Document Detail

Vocational rehabilitation acceptance in the USA: controlling for education, type of major disability, severity of disability and socioeconomic status.
MedLine Citation:
PMID:  14754625     Owner:  NLM     Status:  MEDLINE    
PURPOSE: The aim of the study was to investigate whether there were differences in acceptance rates for VR services among African Americans, White Americans, Native American or Alaskan Natives, and Asian or Pacific Islanders with disabilities in the USA? METHOD: The study was based on a population 599 444 customers who sought VR or Bureau of Visual Service Agency services in the USA from 1 October, 1997, through 30 September, 1998. The subsample of customers with no missing values on the variables under investigation included African Americans (n = 13 287), White Americans (n = 38 048), Native American or Alaskan Natives (n = 599), and Asian or Pacific Islanders (n = 596). The chi-square test of homogeneity of proportions was the test statistic. The final random subsample included African Americans (n = 300), White Americans (n = 300) Native American or Alaskan Natives (n = 300), and Asian or Pacific Islanders (n = 300) was drawn from the population of VR customers in the USA. RESULTS: The study supports the hypothesis that African Americans were more likely to be found ineligible for VR services, while Asian or Pacific Islanders were more likely to be accepted for VR services. CONCLUSION: While discovering that African Americans are more likely to be rejected for VR services was not surprising, discovering that Asians or Pacific Islanders are more likely to be accepted for VR services than African Americans was unexpected, given that past VR acceptance research adduced that White Americans, not Asian or Pacific Islanders, are more likely to be accepted for VR services when compared to African Americans with disabilities. While a preponderance of VR research indicates that White Americans are more likely to be accepted for VR services than African Americans, it was also unexpected that White Americans were not statistically significant when education, type of major disability, disability severity, and SES were controlled.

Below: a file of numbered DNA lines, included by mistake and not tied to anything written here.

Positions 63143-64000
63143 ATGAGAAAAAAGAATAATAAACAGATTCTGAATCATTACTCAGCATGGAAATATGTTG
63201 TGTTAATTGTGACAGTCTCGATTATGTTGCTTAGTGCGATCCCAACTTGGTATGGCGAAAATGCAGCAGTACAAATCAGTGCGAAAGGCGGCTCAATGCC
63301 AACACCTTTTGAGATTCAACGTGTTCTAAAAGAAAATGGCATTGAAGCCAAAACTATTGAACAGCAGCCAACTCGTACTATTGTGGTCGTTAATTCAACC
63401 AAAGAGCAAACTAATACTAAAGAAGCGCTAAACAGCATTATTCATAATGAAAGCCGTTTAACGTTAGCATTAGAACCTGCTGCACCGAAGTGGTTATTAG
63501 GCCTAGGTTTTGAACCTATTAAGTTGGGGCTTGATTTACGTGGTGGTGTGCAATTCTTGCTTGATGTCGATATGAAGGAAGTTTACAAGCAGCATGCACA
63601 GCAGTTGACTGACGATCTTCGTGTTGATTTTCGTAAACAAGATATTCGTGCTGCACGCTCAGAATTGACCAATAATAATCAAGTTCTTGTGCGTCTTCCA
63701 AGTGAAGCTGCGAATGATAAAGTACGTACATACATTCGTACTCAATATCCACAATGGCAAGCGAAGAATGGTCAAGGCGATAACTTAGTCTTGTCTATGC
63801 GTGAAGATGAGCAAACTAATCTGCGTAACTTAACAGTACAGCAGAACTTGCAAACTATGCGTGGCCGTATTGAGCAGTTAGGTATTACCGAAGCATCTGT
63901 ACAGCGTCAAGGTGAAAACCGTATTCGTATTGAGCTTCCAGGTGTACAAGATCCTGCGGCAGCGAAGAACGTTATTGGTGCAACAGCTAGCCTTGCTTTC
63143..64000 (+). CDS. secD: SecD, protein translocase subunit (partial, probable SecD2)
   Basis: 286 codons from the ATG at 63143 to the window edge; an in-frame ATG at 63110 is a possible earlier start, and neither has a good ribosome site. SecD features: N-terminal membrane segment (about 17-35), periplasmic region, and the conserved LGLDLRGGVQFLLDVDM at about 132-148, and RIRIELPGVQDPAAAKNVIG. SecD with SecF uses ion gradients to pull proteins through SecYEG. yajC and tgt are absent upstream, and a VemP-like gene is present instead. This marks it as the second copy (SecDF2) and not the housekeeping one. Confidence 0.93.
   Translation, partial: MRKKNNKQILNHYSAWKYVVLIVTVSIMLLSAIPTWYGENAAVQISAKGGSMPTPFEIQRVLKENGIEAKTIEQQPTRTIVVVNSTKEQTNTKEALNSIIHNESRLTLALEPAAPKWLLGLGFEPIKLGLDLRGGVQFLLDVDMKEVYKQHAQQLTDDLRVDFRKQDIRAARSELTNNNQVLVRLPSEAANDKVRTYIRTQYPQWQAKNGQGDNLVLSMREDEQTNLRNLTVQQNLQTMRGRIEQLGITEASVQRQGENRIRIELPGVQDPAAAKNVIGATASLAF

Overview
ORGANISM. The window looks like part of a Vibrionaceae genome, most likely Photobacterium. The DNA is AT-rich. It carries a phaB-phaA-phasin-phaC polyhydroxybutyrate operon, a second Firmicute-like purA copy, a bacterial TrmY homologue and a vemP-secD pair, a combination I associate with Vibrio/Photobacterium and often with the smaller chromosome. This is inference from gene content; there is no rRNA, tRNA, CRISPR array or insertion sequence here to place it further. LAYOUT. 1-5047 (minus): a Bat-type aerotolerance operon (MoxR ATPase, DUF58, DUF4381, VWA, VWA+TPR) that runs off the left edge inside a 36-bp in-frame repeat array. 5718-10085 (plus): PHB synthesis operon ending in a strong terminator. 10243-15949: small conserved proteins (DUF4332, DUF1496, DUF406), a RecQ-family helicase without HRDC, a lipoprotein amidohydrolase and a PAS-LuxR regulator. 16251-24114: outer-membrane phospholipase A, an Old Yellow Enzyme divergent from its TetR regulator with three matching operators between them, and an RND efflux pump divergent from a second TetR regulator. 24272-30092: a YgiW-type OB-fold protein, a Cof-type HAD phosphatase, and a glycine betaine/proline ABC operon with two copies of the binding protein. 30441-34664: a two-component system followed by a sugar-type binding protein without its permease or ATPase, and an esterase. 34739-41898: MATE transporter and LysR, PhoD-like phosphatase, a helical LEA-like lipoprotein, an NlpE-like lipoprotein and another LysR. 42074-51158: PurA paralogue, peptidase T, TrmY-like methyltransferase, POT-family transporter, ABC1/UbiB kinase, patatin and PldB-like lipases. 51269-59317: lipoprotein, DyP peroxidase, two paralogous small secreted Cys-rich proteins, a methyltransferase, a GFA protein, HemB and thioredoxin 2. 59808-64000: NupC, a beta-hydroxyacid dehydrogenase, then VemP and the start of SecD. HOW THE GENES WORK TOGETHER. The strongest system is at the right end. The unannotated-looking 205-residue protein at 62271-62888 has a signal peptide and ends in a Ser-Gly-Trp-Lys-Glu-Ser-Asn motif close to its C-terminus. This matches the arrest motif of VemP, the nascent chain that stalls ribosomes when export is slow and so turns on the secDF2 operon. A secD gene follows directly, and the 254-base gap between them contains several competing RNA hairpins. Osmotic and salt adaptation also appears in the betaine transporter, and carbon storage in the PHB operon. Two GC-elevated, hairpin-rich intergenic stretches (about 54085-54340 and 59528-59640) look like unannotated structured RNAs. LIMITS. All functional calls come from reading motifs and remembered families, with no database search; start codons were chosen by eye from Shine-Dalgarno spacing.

Keith B Wilson
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Publication Detail:
Type:  Comparative Study; Journal Article    
Journal Detail:
Title:  Disability and rehabilitation     Volume:  26     ISSN:  0963-8288     ISO Abbreviation:  Disabil Rehabil     Publication Date:  2004 Feb 
Date Detail:
Created Date:  2004-02-02     Completed Date:  2004-05-28     Revised Date:  2006-11-15    
Medline Journal Info:
Nlm Unique ID:  9207179     Medline TA:  Disabil Rehabil     Country:  England    
Other Details:
Languages:  eng     Pagination:  145-56     Citation Subset:  IM    
Department of Counselor Education, Counseling Psychology, and Rehabilitation Services, The Pennsylvania State University, USA.
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MeSH Terms
African Americans / statistics & numerical data
Cultural Diversity
Ethnic Groups / statistics & numerical data*
European Continental Ancestry Group
Indians, North American / statistics & numerical data
Oceanic Ancestry Group / statistics & numerical data
Patient Selection*
Rehabilitation, Vocational / statistics & numerical data*,  utilization
Social Class
United States

From MEDLINE®/PubMed®, a database of the U.S. National Library of Medicine

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